Despite being the world’s largest motorcycle market, Harley-Davidson has decided to pull out of India, in a move received as much shock by many. This comes as a huge setback for the Indian government also. To all you Harley-Davidson owners and fans, what would this move mean? For many bike lovers, this comes as a shock but the company has assured its support. Read further, to know all.
The US company Harley-Davidson has decided to stop manufacturing its brands in India. Also, it has decided to massively scale down its sales operations.
As the Indian government, under Prime Minister Narendra Modi has been trying hard to retain foreign companies and attract new ones to establish their manufacturing plants here in India, this comes as a major blow.
The Indian plant of the company was initially opened up in 2011 in Northern India, but it is learned that Harley-Davidson struggled to compete with local brands such as Hero, as well as Japan’s Honda company.
India, which has the world’s largest two-wheeler market in the world, with nearly 17 million motorcycles and scooters sold each year in the country, has been a tough task for the Harley-Davidson company.
With sales of about 3000 units a year, the company just couldn’t find a strong base within the country, including its big Asia market that it was trying to bet on through its India operations.
According to a report, Harley’s exit may not have a significant economic impact, but it will be bad for the Modi government, which is preparing to roll out a 23-billion-dollar package to lure global manufacturers to set up base in India as part of the country’s ‘Make in India’ policy.
Previously also, the high import tariffs on Harley’s have also been a talking point for India and US trade negotiations. US President Donald Trump had previously given the example of Harley stating that India is a ‘tariff king’.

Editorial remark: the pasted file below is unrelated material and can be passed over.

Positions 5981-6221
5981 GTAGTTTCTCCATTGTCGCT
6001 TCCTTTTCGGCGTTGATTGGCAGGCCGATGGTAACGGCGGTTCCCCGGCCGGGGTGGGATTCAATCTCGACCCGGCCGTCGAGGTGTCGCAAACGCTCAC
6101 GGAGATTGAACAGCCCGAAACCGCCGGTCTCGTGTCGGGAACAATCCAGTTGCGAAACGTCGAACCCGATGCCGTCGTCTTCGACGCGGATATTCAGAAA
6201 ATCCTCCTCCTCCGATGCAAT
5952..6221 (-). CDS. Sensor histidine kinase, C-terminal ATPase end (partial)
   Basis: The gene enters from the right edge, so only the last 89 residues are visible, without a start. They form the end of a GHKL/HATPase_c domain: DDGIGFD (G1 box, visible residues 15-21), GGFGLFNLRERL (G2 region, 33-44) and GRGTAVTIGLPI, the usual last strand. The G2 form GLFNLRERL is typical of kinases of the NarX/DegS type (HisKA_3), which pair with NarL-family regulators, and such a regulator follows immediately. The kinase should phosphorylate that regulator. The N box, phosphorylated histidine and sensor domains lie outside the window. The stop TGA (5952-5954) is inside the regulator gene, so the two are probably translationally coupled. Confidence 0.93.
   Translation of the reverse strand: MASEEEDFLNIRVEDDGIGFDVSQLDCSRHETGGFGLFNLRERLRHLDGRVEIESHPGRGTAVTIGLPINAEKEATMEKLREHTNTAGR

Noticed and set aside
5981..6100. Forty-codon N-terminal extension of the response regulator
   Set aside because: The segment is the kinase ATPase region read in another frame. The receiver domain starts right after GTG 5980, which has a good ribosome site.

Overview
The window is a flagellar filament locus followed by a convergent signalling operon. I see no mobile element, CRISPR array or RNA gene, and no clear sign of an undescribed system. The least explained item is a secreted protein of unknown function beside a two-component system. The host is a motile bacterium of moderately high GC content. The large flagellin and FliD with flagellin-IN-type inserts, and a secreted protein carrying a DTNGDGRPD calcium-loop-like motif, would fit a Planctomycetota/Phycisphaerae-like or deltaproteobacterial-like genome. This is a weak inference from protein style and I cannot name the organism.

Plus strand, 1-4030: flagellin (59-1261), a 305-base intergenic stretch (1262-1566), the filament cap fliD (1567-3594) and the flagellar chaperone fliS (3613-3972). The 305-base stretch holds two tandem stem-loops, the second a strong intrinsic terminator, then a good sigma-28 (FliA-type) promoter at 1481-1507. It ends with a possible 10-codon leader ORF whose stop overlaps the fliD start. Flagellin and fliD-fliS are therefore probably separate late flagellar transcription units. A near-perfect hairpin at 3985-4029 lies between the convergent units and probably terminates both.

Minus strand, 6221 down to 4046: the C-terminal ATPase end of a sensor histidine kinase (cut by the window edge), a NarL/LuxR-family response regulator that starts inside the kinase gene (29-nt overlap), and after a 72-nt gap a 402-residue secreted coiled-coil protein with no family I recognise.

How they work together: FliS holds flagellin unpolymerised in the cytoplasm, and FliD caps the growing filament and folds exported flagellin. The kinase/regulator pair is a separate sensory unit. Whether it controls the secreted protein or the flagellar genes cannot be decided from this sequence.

Harley-Davidson’s decision to exit the Indian market could set off another diplomatic tussle with the US with whom India is negotiating a free trade agreement.
Over the last decade of its existence in India, the company has sold over 25,000 units and today had 33 dealerships, which is plans are to go, may either shut or be scaled down.
The company had already been reducing its manpower over the last few months, and this move will reportedly involve 75 million dollar restructuring costs.
The company has however clarified that they will continue to serve existing customers through its dealer network. It also stated that it will continue to keep in touch with its customers and update them on future support.
The company reported a loss of 60 cents per share for the quarter through June.
Foreign companies within the auto-industry have always found it tough to establish long-term survival in the country, with many challenging the high taxes levied for various purposes. A few weeks earlier, Toyota stated that it won’t expand further in the country because of the high tax regimes.